Mad for March

blue berries round 
piny and pungent 
Juniper berries found

overwinter fermented 
devoured by birds 
soon demented 

from the blue escape 
mad as March hares 
burst with Joy’s grape 

Copyright 2022 Brenda Davis Harsham

Notes: Generally Juniper is a side note in a poem, a subtle flavor in gin, but it has its own life where its berries would be leading ladies, if written by the birds — penning poems like John Keats in his Ode to a Nightingale: “Tasting of Flora and the country green,/ Dance, and Provençal song, and sunburnt mirth!” Amy Lowell in Vintage: “I will mix me a drink of stars,—/ Large stars with polychrome needles.” And Ben Johnson in To Celia, “The thirst that from the soul doth rise.” The scent of juniper is a natural magic, and its berries leaven a dull month — at least for the birds. Watching their antics is a welcome distraction in a dark time.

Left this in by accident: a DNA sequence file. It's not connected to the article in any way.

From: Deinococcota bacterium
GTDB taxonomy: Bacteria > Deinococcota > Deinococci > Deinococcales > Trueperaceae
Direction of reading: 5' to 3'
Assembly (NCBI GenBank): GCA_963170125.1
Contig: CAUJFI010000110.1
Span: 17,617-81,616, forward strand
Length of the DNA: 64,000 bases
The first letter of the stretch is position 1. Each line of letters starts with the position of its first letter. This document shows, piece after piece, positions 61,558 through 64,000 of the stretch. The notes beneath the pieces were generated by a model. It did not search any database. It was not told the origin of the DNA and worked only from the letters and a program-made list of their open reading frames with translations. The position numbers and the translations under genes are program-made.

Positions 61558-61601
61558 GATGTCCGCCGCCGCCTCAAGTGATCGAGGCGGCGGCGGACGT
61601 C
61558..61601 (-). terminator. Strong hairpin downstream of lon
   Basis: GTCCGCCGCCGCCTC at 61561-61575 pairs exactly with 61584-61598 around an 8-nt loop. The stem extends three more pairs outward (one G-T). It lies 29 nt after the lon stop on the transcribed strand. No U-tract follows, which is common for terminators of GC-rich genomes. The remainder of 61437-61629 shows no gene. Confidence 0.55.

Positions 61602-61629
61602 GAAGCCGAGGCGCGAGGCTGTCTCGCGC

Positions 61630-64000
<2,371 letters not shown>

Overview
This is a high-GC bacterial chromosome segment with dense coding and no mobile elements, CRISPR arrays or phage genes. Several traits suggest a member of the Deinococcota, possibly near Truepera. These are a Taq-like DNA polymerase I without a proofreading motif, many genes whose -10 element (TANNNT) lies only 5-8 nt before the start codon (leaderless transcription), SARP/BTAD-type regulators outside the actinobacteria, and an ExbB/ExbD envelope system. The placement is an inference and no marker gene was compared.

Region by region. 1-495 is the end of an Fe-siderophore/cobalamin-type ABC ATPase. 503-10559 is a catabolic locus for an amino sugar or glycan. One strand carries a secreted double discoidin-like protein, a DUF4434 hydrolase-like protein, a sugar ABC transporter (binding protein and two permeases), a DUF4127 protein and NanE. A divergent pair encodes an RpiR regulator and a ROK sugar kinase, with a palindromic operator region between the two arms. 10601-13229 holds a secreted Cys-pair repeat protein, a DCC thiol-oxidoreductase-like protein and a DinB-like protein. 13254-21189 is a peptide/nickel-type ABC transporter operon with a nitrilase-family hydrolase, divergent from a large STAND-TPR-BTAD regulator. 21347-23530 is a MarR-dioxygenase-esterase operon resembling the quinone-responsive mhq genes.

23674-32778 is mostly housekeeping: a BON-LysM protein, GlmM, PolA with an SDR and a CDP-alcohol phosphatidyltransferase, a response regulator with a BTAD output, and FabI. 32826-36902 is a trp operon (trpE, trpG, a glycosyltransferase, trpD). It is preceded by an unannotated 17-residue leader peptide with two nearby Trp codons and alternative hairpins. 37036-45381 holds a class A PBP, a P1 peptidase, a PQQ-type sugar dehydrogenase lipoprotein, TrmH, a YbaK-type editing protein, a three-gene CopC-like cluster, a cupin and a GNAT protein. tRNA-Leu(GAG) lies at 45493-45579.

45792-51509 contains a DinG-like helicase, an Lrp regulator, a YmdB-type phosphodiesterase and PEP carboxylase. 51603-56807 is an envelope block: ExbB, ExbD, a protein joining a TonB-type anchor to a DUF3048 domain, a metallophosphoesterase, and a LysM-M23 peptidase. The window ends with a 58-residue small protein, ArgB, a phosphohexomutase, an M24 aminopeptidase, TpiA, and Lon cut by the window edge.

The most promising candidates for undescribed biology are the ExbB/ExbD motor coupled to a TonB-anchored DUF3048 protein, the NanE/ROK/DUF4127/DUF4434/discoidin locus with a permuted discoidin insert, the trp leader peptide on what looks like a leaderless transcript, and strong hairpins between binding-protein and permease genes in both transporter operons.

“Roses and gladioles make up bright mounds
Of flowers, with juniper and aniseed;
While sage, all newly cut for this great need,
Covers the Persian carpet that is spread
Beneath the table, and so helps to shed
Around a perfume of the balmy spring.
Beyond is desolation withering.”

— from Eviradnus by Victor Hugo

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